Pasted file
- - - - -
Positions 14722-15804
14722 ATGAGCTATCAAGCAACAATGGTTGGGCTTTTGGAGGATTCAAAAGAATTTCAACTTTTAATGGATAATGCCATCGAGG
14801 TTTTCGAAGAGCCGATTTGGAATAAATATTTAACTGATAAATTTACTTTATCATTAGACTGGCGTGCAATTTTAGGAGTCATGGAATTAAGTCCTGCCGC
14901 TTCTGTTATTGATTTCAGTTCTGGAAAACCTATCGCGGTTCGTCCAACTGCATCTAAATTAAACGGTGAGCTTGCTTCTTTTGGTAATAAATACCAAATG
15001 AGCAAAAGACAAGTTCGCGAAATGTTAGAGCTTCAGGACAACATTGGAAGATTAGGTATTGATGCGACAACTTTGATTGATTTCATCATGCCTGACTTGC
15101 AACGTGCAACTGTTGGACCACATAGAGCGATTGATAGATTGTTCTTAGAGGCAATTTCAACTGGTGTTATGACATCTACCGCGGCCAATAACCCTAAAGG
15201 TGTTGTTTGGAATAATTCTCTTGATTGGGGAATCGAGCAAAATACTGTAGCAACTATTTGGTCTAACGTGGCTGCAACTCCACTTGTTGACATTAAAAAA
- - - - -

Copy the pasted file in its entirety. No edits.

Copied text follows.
Positions 14722-15804
14722 ATGAGCTATCAAGCAACAATGGTTGGGCTTTTGGAGGATTCAAAAGAATTTCAACTTTTAATGGATAATGCCATCGAGG
14801 TTTTCGAAGAGCCGATTTGGAATAAATATTTAACTGATAAATTTACTTTATCATTAGACTGGCGTGCAATTTTAGGAGTCATGGAATTAAGTCCTGCCGC
14901 TTCTGTTATTGATTTCAGTTCTGGAAAACCTATCGCGGTTCGTCCAACTGCATCTAAATTAAACGGTGAGCTTGCTTCTTTTGGTAATAAATACCAAATG
15001 AGCAAAAGACAAGTTCGCGAAATGTTAGAGCTTCAGGACAACATTGGAAGATTAGGTATTGATGCGACAACTTTGATTGATTTCATCATGCCTGACTTGC
15101 AACGTGCAACTGTTGGACCACATAGAGCGATTGATAGATTGTTCTTAGAGGCAATTTCAACTGGTGTTATGACATCTACCGCGGCCAATAACCCTAAAGG
15201 TGTTGTTTGGAATAATTCTCTTGATTGGGGAATCGAGCAAAATACTGTAGCAACTATTTGGTCTAACGTGGCTGCAACTCCACTTGTTGACATTAAAAAA